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Special Edition Tour de France News, July 18, 2008

Date published:
July 18, 2008, 1:00 BST
  • Are anti-doping authorities "winning the game"?

    Article published:
    July 18, 2008, 0:00 BST
    By:
    Cycling News

    By Laura Weislo In the hours after the news of Riccardo Riccò's failed doping control, ASO president...

    By Laura Weislo

    In the hours after the news of Riccardo Riccò's failed doping control, ASO president Patrice Clerc declared that this news, and the positive tests of Manuel Beltran and Moises Duenas serve as proof that the anti-doping authorities are beginning to "win the game". Yet the number of doping cases has nearly equalled that of last year's Tour - how is the game being won?

    After last year's Tour fiasco, where the leader of the race, Michael Rasmussen, was removed for lying to anti-doping authorities about his whereabouts prior to the Tour, and prominent riders Alexandre Vinokourov and his team-mate Andrey Kashechkin were declared positive for blood transfusions, the riders must have been prepared for stricter doping tests.

    Several teams, Team Columbia, CSC-Saxo Bank and Garmin-Chipotle have instituted strict anti-doping programs in addition to the normal testing, and the UCI has stepped up its game by instituting the so-called biological passport. Both the team programs and the UCI's passport use a process known as 'longitudinal testing' to look at a rider's blood values over time. In this way, the tests can detect the effects of doping, rather than having to rely on testing for specific drugs.

    Using this method, it was thought that the testers could stay ahead of the cheats by being able to detect doping by looking for fluctuations in a rider's haematocrit, or the volume of red blood cells in a rider's blood. Red blood cells carry oxygen from the lungs to the rest of the body, something that is very important for a cyclist.

    EPO, or Erythropoietin, is a natural protein hormone which...

  • Duenas carried "a small pharmacy"

    Moises Dueñas Nevado (Barloworld)
    Article published:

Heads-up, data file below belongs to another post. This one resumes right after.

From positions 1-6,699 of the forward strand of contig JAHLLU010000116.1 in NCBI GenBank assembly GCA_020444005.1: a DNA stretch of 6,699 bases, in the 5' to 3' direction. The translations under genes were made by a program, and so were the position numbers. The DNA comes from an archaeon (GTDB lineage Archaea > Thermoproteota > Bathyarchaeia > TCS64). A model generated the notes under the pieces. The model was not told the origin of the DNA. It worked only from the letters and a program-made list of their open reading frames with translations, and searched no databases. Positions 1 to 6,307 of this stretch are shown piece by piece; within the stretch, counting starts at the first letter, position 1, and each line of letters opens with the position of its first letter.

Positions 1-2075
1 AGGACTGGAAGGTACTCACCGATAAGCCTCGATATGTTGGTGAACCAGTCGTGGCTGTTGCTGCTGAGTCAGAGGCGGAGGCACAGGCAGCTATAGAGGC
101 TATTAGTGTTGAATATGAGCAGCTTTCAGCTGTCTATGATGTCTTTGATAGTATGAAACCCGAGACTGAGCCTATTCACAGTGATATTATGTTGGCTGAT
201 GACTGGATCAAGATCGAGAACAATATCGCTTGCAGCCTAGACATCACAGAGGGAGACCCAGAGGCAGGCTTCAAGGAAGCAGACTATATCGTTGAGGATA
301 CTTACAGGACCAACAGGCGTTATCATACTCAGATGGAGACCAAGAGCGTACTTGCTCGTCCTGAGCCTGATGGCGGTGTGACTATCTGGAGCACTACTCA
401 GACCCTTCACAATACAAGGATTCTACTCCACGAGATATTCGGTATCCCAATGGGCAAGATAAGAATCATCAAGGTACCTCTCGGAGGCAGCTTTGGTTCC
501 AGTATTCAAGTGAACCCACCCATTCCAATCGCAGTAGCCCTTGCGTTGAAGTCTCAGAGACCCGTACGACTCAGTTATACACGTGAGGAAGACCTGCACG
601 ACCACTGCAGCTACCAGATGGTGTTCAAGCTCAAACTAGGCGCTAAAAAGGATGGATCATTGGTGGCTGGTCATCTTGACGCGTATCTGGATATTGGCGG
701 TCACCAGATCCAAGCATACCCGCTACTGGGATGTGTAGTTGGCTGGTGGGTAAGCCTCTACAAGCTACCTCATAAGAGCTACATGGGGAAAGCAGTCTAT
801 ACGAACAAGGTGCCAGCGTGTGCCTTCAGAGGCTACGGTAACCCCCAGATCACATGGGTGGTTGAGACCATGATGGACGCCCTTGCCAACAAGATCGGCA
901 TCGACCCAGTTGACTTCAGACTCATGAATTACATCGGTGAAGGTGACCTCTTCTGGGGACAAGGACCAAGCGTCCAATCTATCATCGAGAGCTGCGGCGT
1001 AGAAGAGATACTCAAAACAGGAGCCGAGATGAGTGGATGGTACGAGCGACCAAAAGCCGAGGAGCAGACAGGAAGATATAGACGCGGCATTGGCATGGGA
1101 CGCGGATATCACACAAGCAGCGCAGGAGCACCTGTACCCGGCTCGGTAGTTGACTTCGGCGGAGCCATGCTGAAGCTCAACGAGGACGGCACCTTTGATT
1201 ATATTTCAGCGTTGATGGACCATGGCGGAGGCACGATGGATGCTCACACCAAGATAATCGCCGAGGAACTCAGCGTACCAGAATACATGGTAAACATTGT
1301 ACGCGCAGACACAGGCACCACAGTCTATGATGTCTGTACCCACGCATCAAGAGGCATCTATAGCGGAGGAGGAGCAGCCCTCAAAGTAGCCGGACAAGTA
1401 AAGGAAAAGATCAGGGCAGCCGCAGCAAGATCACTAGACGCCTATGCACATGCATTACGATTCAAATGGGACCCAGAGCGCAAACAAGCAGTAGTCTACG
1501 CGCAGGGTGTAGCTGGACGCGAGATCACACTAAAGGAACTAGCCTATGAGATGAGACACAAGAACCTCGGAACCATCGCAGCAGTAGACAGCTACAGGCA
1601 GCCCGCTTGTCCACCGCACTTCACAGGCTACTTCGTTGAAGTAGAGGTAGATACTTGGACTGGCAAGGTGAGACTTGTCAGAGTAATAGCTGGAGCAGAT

July 18, 2008, 0:00 BST
    By:
    Cycling News

    Barloworld rider Moises Duenas, who was removed from the Tour de France after he failed a doping...

    Barloworld rider Moises Duenas, who was removed from the Tour de France after he failed a doping control for EPO, was found to have not just some doping products, but a "small pharmacy" in his room, AFP reported Thursday. Duenas appeared before a French court in Tarbes Thursday to face criminal charges for "use and possession of plants and poisonous substances".

    Prosecutor Gerard Aldige described the items uncovered in the rider's belongings, "In the cupboard and among the rider's personal belongings gendarmes found many things including medical material," adding that "syringes, needles and blood bags" as well as "a multitude of other products .. in liquid and sachet form" were seized.

    Duenas could face up to two years in prison and a 3,750 euro fine, and because one of the drugs found was not authorized for import into France, he could get an additional three years for illegally bringing it into the country.

    Barloworld team manager Claudio Corti, speaking before the start of the 12th stage in Lavelanet on Thursday, denied all knowledge of the discovery and said he had yet to speak to Duenas.

    While the Saunier Duval-Scott team withdrew its entire team from the race after Riccardo Riccò failed a doping control, the Barloworld manager Claudio Corti insisted that his team will remain in the race. The squad is down to just four riders after the injuries of Mauricio Soler, Felix Cardenas, Paolo Longho Borghini, and the abandon of Baden Cooke on Thursday's stage.

    "If he (Duenas) is the only one implicated then why should the whole team pay for it? We are cooperating and trying to deal with this together," Corti said. "If it turns out that Duenas has been doing all of this behind our backs, then we will start proceedings against him."

  • Saunier Duval-Scott stops racing, Riccò in custody

    The Saunier Duval team did not start stage 12.
    Article published:
    July 18, 2008, 0:00 BST
    By:
    Laura Weislo

    Following the announcement that its rider Riccardo Riccò had failed a doping control, Saunier...

    Following the announcement that its rider Riccardo Riccò had failed a doping control, Saunier Duval-Scott withdrew from the Tour de France and has voluntarily suspended itself from competition, the team announced Thursday. The team was informed "an hour before the start" of stage 12 by the French anti-doping agency AFLD that Riccò had failed a test conducted after the stage four individual time trial.

    A statement from the team said, "Although the Tour organisers allow teams to continue to participate after a positive test, given Riccò's important role to the team in the race, Saunier Duval-Scott have decided to withdraw in order to preserve the positive image of the team's sponsors and the Tour de France itself."